The Secure Communities program is under fire again. Last week a group of people who oppose the controversial law – which allows local authorities to send an arrested person’s fingerprints to Immigration and Customs Enforcement – sang and chanted outside a San Bernardino field office for the Department of Homeland Security.
The protestors were mostly children of illegal immigrants, meaning they did not have U.S. citizenship. Putting themselves on the line for something they believe in is an honorable act, but now they may face the consequences of the very deportation program they were protesting against.
The issue of children brought into the United States by illegal immigrants is a complicated matter. Many of these children arrive in the U.S. at an extremely young age. Obviously a 2- or 3-year-old does not have a say when their family is considering trying to enter the country illegally.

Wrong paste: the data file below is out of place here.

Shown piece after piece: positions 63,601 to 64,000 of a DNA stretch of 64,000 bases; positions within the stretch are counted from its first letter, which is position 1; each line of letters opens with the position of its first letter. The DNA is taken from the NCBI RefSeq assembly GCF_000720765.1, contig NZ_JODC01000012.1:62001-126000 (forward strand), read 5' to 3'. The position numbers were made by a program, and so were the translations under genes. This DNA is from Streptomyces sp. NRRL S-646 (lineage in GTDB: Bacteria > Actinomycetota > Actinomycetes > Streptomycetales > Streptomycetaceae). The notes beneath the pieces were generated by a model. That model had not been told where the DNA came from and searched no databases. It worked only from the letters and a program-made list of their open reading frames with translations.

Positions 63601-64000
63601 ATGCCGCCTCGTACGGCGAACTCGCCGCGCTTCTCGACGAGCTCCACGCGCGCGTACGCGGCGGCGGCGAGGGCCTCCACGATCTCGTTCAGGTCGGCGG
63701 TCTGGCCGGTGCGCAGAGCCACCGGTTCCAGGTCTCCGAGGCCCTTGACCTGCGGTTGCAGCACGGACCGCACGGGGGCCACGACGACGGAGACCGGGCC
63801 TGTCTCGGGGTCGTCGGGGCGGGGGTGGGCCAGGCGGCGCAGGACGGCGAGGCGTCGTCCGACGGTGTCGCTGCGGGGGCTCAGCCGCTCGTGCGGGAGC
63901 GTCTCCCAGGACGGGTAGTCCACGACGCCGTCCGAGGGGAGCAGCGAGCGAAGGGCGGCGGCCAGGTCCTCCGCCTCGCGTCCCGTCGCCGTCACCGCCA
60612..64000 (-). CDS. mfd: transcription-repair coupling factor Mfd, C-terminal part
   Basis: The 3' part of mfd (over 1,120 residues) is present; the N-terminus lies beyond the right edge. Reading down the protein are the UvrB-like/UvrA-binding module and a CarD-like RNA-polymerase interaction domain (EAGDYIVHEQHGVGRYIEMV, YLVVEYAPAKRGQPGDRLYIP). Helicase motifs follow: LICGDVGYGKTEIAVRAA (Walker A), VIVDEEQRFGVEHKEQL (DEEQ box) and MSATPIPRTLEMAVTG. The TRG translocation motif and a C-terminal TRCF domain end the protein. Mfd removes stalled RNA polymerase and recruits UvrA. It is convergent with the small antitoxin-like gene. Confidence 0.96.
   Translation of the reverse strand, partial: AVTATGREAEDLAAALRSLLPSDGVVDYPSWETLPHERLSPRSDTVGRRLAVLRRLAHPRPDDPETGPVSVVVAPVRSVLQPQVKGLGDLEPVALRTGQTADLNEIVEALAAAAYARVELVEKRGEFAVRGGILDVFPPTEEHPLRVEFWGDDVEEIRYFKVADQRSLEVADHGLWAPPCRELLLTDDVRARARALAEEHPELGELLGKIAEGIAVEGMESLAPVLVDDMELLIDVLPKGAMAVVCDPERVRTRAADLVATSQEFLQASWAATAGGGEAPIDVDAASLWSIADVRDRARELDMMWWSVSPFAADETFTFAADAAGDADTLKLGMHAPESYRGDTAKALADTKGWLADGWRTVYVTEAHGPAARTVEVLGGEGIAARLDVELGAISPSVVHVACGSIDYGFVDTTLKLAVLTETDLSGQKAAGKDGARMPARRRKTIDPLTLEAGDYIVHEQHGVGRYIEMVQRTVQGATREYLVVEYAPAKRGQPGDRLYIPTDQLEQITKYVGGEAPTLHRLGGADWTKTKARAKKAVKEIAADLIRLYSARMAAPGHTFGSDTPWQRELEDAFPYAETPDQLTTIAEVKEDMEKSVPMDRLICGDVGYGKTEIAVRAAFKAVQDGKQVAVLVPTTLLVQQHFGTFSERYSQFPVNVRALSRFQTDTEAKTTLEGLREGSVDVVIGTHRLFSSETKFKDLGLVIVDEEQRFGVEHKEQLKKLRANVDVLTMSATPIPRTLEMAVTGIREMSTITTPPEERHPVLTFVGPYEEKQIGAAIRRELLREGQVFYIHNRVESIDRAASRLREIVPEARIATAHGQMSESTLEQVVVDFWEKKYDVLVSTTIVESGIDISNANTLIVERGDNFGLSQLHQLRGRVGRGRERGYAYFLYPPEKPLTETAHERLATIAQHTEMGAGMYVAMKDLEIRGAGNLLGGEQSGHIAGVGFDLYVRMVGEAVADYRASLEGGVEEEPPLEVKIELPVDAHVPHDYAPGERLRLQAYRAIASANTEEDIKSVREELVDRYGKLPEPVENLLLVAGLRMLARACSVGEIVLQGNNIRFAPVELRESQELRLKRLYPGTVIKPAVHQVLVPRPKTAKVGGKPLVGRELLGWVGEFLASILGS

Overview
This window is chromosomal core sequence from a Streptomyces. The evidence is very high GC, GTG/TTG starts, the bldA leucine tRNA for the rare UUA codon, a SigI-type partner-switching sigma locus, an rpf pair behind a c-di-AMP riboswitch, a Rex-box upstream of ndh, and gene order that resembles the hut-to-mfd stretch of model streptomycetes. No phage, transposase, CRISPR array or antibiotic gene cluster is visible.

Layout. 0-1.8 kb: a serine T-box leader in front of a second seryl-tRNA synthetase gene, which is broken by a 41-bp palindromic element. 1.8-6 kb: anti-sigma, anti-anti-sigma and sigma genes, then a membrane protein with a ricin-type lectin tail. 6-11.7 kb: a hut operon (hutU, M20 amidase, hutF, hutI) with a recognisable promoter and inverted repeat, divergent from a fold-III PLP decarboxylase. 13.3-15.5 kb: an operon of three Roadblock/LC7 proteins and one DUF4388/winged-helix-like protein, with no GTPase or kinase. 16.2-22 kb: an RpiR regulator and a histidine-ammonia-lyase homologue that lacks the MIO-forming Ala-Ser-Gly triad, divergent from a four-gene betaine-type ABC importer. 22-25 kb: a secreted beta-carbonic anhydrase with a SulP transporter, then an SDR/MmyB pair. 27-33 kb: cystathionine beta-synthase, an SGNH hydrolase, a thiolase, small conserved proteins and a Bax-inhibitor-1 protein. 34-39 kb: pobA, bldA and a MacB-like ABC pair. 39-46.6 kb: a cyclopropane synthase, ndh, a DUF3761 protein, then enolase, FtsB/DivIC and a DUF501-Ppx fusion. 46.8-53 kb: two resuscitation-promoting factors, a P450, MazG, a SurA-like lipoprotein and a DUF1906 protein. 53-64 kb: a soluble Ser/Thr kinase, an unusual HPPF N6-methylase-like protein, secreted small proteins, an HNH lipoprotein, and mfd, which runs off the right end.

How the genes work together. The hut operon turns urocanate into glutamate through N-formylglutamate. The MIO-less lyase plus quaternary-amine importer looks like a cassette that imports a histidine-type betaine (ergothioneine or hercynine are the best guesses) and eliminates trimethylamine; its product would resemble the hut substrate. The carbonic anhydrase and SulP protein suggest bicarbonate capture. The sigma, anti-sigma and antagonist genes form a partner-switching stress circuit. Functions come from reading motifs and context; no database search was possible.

But once they are here, these children rarely know any other country. They are raised in the United States just like any U.S. citizen would be. It would seem that people who grow up here for almost their entire lives yet still lack citizenship should be given the opportunity to earn such a status. The needless deportation of people who are raised in the United States and contribute to our society costs money and breaks apart families that are only trying to achieve greater goals in their lives.
A spokeswoman for ICE commented on the protests and the issue of the country’s immigration and deportation policies. “We recognize that our nation’s broken immigration system requires serious solutions, and we fully support comprehensive immigration reform efforts,” she said.
Source: Contra Costa Times, “Immigration protestors arrested in San Bernardino,” Ryan Hagen, Jan. 24, 2012